From Ethical Politics
Holistic is one of those words that has come to be used as shorthand for a way of looking at the world and engaging with it that acknowledges that all that is is whole and connected; that the old mechanistic view of the world as being like a clock made up of separate parts is flawed; that individuals are a part of, and not apart from, each other and the rest of Nature.
Holistic, whole and holy
Holistic is also a word that has come to be used thoughtlessly – as if the mere use of the word was enough. Indeed, the American poet and farmer Wendell Berry once said: “Holistic is a word used by people who are too proud to say whole and too embarrassed to say holy”
If one wishes to refer to the notion of wholeness, one can use “whole” or possibly “entire”. If one wants to refer to notions of connectedness one can use words such as “interconnected” or “related”, the last of which has the advantage of suggesting “relationships” or preferably “relatingness” – since such relationships are typically dynamic, impermanent and ever in flux.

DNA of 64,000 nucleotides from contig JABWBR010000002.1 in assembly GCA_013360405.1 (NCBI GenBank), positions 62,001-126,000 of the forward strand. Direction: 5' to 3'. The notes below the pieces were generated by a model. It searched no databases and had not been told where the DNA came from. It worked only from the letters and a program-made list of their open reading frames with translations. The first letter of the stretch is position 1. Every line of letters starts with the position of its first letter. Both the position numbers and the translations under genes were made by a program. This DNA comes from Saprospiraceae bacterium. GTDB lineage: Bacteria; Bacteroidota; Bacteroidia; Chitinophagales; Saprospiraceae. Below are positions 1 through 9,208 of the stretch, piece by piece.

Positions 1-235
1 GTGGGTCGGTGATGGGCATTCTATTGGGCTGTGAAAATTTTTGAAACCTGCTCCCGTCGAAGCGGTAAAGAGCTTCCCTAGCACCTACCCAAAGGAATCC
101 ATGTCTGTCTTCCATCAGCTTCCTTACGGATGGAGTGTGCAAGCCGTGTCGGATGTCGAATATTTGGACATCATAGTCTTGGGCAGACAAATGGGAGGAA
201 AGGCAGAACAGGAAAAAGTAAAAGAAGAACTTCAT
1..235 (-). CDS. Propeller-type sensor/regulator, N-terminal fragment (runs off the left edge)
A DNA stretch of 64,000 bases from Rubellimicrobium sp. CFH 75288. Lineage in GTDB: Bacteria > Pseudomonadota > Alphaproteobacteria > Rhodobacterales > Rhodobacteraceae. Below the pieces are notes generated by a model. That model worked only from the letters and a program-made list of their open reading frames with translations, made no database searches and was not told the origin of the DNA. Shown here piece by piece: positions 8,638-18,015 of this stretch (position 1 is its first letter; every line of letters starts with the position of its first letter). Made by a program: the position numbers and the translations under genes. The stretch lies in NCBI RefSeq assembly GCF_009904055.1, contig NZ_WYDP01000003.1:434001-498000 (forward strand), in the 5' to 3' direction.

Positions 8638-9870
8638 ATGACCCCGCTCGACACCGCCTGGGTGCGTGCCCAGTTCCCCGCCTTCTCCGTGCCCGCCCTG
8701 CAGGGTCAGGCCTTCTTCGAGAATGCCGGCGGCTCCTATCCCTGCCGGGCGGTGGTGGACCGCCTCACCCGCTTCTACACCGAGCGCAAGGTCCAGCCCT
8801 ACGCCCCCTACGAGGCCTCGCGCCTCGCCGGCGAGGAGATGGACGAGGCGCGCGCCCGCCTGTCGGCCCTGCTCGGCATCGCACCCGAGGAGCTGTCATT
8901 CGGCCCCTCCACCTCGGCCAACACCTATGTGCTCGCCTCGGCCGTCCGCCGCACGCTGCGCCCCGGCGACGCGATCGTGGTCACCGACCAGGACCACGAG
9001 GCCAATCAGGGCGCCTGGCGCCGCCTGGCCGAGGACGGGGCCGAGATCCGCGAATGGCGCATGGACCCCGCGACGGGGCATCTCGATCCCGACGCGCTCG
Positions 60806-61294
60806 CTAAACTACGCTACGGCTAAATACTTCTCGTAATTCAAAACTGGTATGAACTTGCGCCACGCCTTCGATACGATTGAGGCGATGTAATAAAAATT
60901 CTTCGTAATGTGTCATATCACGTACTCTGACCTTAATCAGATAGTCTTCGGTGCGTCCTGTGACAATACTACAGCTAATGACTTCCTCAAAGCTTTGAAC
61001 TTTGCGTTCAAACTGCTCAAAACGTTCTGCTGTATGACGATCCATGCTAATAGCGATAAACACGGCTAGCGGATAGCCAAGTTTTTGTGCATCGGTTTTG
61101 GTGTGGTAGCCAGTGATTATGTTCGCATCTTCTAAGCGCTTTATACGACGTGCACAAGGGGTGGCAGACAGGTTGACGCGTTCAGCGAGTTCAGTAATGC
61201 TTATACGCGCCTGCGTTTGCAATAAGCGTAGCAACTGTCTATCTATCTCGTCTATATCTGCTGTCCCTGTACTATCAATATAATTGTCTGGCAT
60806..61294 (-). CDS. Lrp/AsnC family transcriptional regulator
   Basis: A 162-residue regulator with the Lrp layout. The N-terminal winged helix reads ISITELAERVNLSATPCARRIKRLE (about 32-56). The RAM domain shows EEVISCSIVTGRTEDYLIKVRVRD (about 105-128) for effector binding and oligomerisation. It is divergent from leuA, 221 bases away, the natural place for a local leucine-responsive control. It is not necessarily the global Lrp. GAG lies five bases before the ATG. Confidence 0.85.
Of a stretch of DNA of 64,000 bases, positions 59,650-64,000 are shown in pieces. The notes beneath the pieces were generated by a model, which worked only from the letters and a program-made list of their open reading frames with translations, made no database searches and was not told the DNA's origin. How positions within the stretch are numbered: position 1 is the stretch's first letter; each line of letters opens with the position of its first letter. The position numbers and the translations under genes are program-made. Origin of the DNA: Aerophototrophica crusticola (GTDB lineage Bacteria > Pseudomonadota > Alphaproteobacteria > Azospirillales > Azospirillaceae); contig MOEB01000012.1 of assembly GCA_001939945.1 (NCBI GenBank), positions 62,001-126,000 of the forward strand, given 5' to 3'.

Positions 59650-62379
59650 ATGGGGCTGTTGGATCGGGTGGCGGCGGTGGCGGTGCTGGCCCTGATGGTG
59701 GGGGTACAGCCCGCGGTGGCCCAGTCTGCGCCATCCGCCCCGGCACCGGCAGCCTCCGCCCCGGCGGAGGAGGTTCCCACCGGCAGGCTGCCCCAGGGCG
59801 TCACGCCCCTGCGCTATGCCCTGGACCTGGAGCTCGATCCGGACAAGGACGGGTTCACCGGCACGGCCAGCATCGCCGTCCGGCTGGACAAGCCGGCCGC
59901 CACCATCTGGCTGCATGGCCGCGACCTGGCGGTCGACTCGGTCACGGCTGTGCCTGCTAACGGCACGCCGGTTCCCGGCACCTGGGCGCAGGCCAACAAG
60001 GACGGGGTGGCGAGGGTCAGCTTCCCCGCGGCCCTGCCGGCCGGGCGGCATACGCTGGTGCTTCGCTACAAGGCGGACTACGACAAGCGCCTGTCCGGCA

For those that see the world as divine, there is the word “holy”, which can be used to describe relationships with each other and with Nature that are governed by timeless principles of goodness, beauty and truth; by generosity, reciprocity, patience; simplicity; love and a caring for one another that is selfless. In this sense the word refers not to that which is set apart but to that of which all are a part of a common and everyday holiness.
Author: David Cadman